BBC NEWS Americas Africa Europe Middle East South Asia Asia Pacific Arabic Spanish Russian Chinese Welsh
BBCi CATEGORIES   TV   RADIO   COMMUNICATE   WHERE I LIVE   INDEX    SEARCH 

BBC NEWS
 You are in: Business
Front Page 
World 
UK 
UK Politics 
Business 
Market Data 
Economy 
Companies 
E-Commerce 
Your Money 
Business Basics 
Sci/Tech 
Health 
Education 
Entertainment 
Talking Point 
In Depth 
AudioVideo 


Commonwealth Games 2002

BBC Sport

BBC Weather

SERVICES 
Wednesday, 31 October, 2001, 11:53 GMT
Japan's fading economy
Evan Davis

Two years ago, at the height of the dot.com bubble, when there were already worries that the US boom would end in tears, it was argued that the world needed Japan to start growing again before the US stopped doing so.

It didn't quite turn out that way.

In actual fact, Japan has been suffering worse than any of the big industrial nations, including the US itself. It is forecast to grow - sorry shrink - by 0.5% this year, and by 0.4% next year.

Prices have fallen for 24 consecutive months. And all this comes not at the end of a roaring boom, but at the end of a decade of stagnation.

Excess savings

The cause is fairly clear - and it comes back to the post-war baby boom, which means there is now a huge cohort of pre-retirement workers in their 50s saving like crazy for their pensions.


Absorbing those savings has been a challenge for the world - first they led to an investment boom and bubble which burst in Japan in the late 1980s, and then to a boom and bust in Asia in the late 1990s.

At the same time, falling prices that set in before the recession have exacerbated the woes of the country.

Consumers think "why buy now, if prices will be lower next month?".

Or, to put the same point another way, it is hard to relax monetary policy as far as you would want, because when prices are falling, even Japan's near-zero interest rates still mean that the real rate, over and above inflation, is positive.

Then there is one other serious problem: Banks have had too many bad loans to be confident of lending again. No matter what the authorities do to stimulate growth in the money supply, the banks just sit idle, too scared to do their bit.


If bankrupt companies signal a recession, and bankrupt banks signal a depression, one might reasonably call Japan a depressed economy, even if it is very affluent, and still quite vibrant in atmosphere in the urban centres where the young do still shop hard.

Policy dilemmas

So the key question is, what should Japan do?

Tokyo shopping street
Price deflation has made people reluctant to spend

American economist Paul Krugman says the authorities should pledge themselves to create some inflation.

Tell everybody that prices will rise by 4% next year, and the deflationary mindset will be broken; people might start spending again in anticipation that future bargains will disappear.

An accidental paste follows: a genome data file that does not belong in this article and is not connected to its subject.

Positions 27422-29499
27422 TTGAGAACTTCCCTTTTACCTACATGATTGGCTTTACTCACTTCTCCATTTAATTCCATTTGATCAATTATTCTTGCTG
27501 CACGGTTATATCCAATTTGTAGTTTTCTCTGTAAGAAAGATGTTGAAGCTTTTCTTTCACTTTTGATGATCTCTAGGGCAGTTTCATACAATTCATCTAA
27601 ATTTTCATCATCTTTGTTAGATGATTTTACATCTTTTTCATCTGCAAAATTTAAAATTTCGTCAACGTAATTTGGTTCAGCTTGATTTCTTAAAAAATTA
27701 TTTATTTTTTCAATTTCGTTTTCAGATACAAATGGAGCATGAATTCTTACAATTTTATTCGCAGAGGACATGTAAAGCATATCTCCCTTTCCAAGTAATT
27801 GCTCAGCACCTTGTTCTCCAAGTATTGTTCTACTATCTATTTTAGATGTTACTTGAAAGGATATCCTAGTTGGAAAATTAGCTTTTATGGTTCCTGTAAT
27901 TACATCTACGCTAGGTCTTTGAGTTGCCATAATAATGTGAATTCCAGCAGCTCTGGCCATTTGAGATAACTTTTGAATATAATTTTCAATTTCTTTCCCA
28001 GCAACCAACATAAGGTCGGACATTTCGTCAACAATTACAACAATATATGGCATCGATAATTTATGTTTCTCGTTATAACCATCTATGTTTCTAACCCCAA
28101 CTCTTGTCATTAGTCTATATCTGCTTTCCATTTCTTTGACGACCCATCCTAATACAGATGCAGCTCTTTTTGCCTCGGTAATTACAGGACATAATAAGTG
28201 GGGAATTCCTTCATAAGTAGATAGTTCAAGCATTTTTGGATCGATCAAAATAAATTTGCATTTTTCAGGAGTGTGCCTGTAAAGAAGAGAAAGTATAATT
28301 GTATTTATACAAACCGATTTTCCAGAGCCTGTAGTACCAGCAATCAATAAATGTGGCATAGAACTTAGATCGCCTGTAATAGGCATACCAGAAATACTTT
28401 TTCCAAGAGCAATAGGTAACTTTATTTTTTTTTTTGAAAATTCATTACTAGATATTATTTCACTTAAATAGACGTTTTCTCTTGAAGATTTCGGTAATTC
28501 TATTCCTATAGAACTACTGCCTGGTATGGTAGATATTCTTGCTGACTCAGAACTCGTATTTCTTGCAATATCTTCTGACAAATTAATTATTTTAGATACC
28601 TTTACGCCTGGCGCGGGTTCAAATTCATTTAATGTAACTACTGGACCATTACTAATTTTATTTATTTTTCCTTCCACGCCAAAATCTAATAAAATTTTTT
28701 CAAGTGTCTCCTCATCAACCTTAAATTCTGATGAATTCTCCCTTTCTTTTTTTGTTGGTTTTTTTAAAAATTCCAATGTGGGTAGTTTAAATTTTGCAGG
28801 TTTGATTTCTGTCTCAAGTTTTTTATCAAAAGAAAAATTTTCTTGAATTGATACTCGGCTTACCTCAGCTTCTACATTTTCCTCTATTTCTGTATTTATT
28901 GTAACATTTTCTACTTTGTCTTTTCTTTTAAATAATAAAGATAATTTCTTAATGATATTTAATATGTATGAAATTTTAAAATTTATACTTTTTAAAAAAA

The only problem with Krugman's idea is how can you stimulate inflation in an economy like that. If you could answer that, you probably have a solution to the problem of depression straight away.

The best chance might be to print yen by the trillion, and hand them out to the public until they feel rich and secure enough to actually spend some of their reserves.

It might be a good idea. One might term the Krugman plan "super easy money". It is probably best described as the exercising of monetary policy, but not via low interest rates.

Bank rescue

Perhaps an alternative to the Krugman approach is to look more closely at rescuing the banks.

The problem for the financial sector is that they don't want to admit the size of their bad debts, for fear that if they did, they would then be insolvent.

The solution is probably something akin to nationalisation of the banks - put them in public ownership, write-off the bad debts, and re-establish solvency by injecting new capital before re-floating them.

The problem with this approach is that the government does not want to be seen to be doing anything to bail out banks who behaved with such wanton disregard of normal prudential standards in the 1980s.

And the public do not want to help crony-capitalist institutions that are now suffering from their own mistakes.

The Japanese could take a leaf out of the UK government's approach to Railtrack : what the UK has done is to show you can bail-out a railway, without bailing out the company or the people who own or run it.

Similarly, in Japan, you can bail out a loan book, and a branch network, without necessarily bailing out the shareholders or executives.

Deregulation

Without a drastic measure of this kind, the Japanese leadership are likely to persist in believing - often at the behest of western governments - that the answer to all their problems is to become more "Anglo-Saxon", more deregulated, and more brutal in their choice of capitalism.

Maybe that is a good idea - but I have to confess to extreme scepticism that an economy paralysed by the headlights of an approaching catastrophe is best served by a set of measures designed to increase redundancies, and make everybody feel yet more insecure.

Thatcherite reform in Japan may be necessary, but now is surely not the time.

Internet links:


The BBC is not responsible for the content of external internet sites

Links to more Business stories are at the foot of the page.


E-mail this story to a friend

Links to more Business stories